Novak Djokovic proved too strong for Andy Murray as he won a fifth Australian Open title in a punishing final.
The Serb, ranked number one, came through 7-6 (7-5) 6-7 (4-7) 6-3 6-0 in three hours and 39 minutes.
It was a third win over British number one Murray in a Melbourne final and brought him an eighth Grand Slam title.
Murray, 27, has now won two of the eight Grand Slam finals he has played in, having lost all four in Australia.
He will, however, return to fourth in the world rankings on Monday.
Murray had chances in each of the first three sets of the final but ultimately could not cope with the Serb's pinpoint returning and brilliant defence.
Djokovic, a week younger than his opponent, did look vulnerable at times, hurting his hand in a fall and appearing to struggle with an ankle problem early in the second set.
There were some concerned looks to coach Boris Becker in the stands and he required some energy-boosting fluids at a break down in the third set.
Murray was having his own problems, however, and just as at the US Open last September he could not keep pace physically with the Serb in the closing stages.
Djokovic had made a blistering start, racing into a 4-1 lead and going 20 minutes before he offered up a first unforced error.
It was to Murray's credit that he twice hauled back breaks to force a tie-break, but a double-fault at 4-2 and a loose volley at 5-5 simply gave Djokovic too many chances.
The four-time champion clinched it when Murray netted a return, before suffering an awkward fall chasing a net cord early in the second that required treatment to his hand.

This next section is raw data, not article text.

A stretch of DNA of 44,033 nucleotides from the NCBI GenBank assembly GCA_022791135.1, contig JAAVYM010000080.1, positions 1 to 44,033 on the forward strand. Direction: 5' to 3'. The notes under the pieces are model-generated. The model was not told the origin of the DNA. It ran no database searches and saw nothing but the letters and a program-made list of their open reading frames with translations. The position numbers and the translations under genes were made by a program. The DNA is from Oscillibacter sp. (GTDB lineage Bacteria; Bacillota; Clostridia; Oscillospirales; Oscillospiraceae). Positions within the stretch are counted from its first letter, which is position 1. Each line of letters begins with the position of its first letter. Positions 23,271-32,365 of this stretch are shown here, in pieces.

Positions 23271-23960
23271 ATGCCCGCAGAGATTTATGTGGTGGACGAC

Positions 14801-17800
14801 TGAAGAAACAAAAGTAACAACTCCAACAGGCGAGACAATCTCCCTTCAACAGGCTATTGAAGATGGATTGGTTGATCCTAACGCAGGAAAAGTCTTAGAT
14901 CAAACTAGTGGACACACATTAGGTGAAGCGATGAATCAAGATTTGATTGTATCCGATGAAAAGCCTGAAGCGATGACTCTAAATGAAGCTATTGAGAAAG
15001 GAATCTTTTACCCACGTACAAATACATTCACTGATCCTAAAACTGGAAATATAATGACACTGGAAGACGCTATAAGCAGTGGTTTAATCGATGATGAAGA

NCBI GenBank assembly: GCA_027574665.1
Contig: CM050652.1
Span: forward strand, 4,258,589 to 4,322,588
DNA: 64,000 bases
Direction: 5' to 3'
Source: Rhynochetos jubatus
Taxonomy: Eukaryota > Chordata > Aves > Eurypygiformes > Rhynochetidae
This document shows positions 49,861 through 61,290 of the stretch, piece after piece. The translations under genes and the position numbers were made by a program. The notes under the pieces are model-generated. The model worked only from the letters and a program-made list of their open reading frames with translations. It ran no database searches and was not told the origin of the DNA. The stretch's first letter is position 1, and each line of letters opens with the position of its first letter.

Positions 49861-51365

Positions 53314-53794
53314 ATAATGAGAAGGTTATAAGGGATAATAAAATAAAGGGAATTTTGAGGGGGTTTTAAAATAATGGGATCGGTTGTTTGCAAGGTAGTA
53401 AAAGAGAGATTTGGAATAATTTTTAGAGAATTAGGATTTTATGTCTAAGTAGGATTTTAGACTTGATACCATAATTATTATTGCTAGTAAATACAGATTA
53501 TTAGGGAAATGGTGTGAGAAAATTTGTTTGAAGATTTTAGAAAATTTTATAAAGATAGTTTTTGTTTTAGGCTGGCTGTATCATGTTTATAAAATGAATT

Murray moved into a 2-0 lead but saw the advantage wiped out when a rejuvenated Djokovic strung together 13 straight points.
Again, Murray fought back, a forehand into the corner making it 4-4, and three break points were saved at 5-5 on the way to a second tie-break.
This time the Scot would not relinquish an advantage, winning a gripping rally to lead 5-2 and converting his third set point.
When Djokovic netted a forehand to drop serve at the start of the third set, Murray appeared to have finally gained the initiative after two-and-a-half hours.
It proved to be his last moment to savour, however. As fatigue took a grip, his second serve slipped from being vulnerable to a liability.
Djokovic was now winning 75% of those points, and a frustrated Murray was screaming "how many times" as his advantage fell away.
The Serb saw off one final moment of danger at break point in game seven, gesturing to coach Becker to become more animated, but he required no assistance.
Murray was a rapidly fading force, double faulting to drop serve at 5-3, and winning just 11 points in a fourth set that disappeared in under half an hour.
Djokovic celebrated by throwing his racquet into the crowd, while a furious Murray smashed his in despair.